Perl 6 Programming/Junctions

< Perl 6 Programming


Junctions were originally implemented as part of a fancy Perl 5 module to simplify some common operations. Let's say we have a complex condition where we need to test variable $x against one of several discrete values:

if ($x == 2 || $x == 4 || $x == 5 || $x == "hello" 
 || $x == 42 || $x == 3.14)

This is a huge mess. What we want to do is basically create a list of values and ask "if $x is one of these values". Junctions allow this behavior, but also do so much more. Here's the same statement written as a junction:

if ($x == (2|4|5|"hello"|42|3.14))

Types of JunctionsEdit

There are 4 basic types of junctions: any (logical OR of the components), all (logical AND of all components), one (logical XOR of all components), and none (logical NOR of the components).

List OperatorsEdit

List operators construct a junction as a list:

my $options = any(1, 2, 3, 4);        # Any of these is good
my $requirements = all(5, 6, 7, 8);   # All or nothing
my $forbidden = none(9, 10, 11);      # None of these
my $onlyone = one(12, 13, 4);         # One and only one

Infix OperatorsEdit

Another way to specify a junction is to use infix operators like we have already seen:

my $options = 1 | 2 | 3 | 4;        # Any of these is good
my $requirements = 5 & 6 & 7 & 8;   # All or nothing
my $onlyone = 12 ^ 13 ^ 4;          # One and only one

Notice that there isn't an infix operator to create none() junctions.

Operations on JunctionsEdit

Matching JunctionsEdit

Junctions, like any other data type in Perl 6, can be matched against using the smart match operator ~~. The operator will automatically perform the correct matching algorithm depending on which type of junction is being matched.

my $junction = any(1, 2, 3, 4);
if $x ~~ $junction {
    # execute block if $x is 1, 2, 3, or 4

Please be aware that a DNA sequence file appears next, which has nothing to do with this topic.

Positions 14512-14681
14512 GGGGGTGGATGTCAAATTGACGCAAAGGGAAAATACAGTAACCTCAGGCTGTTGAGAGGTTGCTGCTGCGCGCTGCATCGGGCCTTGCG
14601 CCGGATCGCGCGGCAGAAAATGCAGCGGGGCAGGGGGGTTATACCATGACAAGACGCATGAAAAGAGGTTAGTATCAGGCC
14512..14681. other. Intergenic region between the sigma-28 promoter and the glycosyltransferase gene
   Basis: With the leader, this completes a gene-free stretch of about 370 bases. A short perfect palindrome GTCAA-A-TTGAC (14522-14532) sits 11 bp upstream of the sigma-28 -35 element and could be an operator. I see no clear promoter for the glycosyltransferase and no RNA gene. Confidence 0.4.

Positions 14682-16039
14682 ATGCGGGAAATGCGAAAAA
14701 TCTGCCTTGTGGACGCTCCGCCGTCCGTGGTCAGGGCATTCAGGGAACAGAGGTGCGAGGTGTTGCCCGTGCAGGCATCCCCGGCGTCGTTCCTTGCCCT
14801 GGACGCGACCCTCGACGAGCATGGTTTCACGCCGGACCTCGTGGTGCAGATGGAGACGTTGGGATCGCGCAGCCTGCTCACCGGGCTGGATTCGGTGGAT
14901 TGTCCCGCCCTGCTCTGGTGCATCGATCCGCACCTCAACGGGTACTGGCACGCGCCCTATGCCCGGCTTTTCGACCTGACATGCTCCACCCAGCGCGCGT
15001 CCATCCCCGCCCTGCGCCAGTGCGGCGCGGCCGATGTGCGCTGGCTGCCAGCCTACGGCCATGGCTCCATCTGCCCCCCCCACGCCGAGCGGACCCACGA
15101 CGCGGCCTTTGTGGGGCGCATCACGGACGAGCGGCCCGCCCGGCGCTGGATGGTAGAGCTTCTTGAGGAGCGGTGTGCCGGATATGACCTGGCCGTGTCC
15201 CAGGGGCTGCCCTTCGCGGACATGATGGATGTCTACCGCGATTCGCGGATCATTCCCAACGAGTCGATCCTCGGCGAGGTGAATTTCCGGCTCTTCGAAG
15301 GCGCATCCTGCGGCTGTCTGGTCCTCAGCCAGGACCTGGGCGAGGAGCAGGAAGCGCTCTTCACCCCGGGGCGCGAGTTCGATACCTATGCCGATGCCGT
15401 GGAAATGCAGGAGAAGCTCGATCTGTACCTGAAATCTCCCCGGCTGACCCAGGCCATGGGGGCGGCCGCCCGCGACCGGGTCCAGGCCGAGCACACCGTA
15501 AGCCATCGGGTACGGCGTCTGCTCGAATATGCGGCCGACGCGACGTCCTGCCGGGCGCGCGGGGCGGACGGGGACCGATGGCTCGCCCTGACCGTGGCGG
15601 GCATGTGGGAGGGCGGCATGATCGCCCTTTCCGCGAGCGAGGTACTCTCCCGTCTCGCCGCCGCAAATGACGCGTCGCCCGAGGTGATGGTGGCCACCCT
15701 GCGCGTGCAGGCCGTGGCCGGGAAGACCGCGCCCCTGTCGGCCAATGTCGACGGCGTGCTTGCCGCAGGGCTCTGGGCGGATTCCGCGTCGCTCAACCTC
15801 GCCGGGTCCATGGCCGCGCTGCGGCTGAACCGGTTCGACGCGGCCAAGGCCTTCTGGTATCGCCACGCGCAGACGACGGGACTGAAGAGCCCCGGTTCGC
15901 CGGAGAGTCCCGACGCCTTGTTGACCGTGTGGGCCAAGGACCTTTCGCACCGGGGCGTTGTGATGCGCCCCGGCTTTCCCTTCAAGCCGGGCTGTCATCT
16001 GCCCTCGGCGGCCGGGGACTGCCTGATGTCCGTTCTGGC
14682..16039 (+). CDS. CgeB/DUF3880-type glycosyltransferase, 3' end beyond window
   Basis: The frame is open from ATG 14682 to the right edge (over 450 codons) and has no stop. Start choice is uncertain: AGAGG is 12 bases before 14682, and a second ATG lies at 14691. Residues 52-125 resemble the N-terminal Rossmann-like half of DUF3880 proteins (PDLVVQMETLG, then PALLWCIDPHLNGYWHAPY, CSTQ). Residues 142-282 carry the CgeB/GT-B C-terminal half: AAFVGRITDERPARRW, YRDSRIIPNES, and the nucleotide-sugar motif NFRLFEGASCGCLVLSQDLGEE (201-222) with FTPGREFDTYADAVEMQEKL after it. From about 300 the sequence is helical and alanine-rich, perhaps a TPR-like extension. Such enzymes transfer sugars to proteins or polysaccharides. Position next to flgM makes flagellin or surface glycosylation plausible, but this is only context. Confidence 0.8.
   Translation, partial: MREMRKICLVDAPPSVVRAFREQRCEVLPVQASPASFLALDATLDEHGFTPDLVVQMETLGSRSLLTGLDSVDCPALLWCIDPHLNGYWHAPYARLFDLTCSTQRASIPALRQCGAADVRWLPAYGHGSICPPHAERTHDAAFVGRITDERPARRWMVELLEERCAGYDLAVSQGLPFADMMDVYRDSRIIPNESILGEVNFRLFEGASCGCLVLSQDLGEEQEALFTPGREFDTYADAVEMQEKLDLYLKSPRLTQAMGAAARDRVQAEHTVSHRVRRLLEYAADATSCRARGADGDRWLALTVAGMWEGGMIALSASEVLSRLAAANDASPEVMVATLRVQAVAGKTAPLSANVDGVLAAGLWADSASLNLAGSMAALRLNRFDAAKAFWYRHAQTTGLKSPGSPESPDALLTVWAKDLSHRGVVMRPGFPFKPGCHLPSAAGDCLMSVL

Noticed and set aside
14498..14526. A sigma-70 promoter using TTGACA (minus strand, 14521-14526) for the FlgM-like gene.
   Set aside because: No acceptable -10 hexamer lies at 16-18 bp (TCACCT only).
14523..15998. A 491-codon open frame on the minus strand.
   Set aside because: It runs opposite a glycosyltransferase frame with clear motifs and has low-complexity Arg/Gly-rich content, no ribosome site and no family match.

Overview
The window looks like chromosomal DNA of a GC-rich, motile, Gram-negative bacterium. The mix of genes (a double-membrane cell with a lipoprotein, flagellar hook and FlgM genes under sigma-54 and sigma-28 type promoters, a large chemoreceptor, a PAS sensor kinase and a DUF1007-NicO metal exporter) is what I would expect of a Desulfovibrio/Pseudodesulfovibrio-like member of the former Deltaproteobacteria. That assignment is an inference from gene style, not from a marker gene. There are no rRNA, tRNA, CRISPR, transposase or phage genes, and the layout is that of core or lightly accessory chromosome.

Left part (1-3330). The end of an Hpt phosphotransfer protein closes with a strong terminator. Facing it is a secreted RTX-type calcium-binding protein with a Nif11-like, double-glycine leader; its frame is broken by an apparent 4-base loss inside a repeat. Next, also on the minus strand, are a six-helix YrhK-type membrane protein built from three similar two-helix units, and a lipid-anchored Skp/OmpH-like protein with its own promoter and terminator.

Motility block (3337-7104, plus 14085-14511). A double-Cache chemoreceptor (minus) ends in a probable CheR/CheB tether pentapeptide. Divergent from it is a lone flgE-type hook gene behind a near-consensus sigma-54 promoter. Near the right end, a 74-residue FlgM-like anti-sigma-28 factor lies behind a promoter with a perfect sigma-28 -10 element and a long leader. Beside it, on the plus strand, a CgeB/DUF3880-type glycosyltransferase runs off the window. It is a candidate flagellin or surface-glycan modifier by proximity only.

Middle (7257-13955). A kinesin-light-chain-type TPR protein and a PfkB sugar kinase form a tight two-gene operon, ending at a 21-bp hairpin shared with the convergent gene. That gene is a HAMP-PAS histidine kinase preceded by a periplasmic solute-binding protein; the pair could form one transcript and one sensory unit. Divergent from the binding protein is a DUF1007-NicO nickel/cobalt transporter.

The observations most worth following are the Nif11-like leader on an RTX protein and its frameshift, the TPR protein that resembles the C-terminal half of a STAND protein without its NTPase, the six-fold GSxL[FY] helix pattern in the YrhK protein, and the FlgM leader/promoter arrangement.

all() JunctionsEdit

if 1 ~~ all(1, "1", 1.0)     # Success, all of them are equivalent
if 2 ~~ all(2.0, "2", "foo") # Failure, the last one doesn't match

An all() junction will only match if all the elements in it match the object $x. If any of the elements do not match, the entire match fails.

one() JunctionsEdit

A one() junction will only match if exactly one of its elements match. Any more or any less, and the entire match fails.

if 1 ~~ one(1.0, 5.7, "garbanzo!") # Success, only one match
if 1 ~~ one(1.0, 5.7, Int)         # Failure, two elements match

any() JunctionsEdit

An any() junction matches so long as at least one element matches. It could be one or any other number but zero. The only way for an any junction to fail is if none of the elements match.

if "foo" ~~ any(String, 5, 2.18)  # Success, "foo" is a String
if "foo" ~~ any(2, Number, "bar") # Failure, none of these match

none() JunctionsEdit

none() junctions only succeed in a match if none of the elements in the junction match. In this way, it's equivalent to the inverse of the any() junction. If any() succeeds, none() fails. If any() fails, none() succeeds.

if $x ~~ none(1, "foo", 2.18)
if $x !~ any(1, "foo", 2.18)    # Same thing!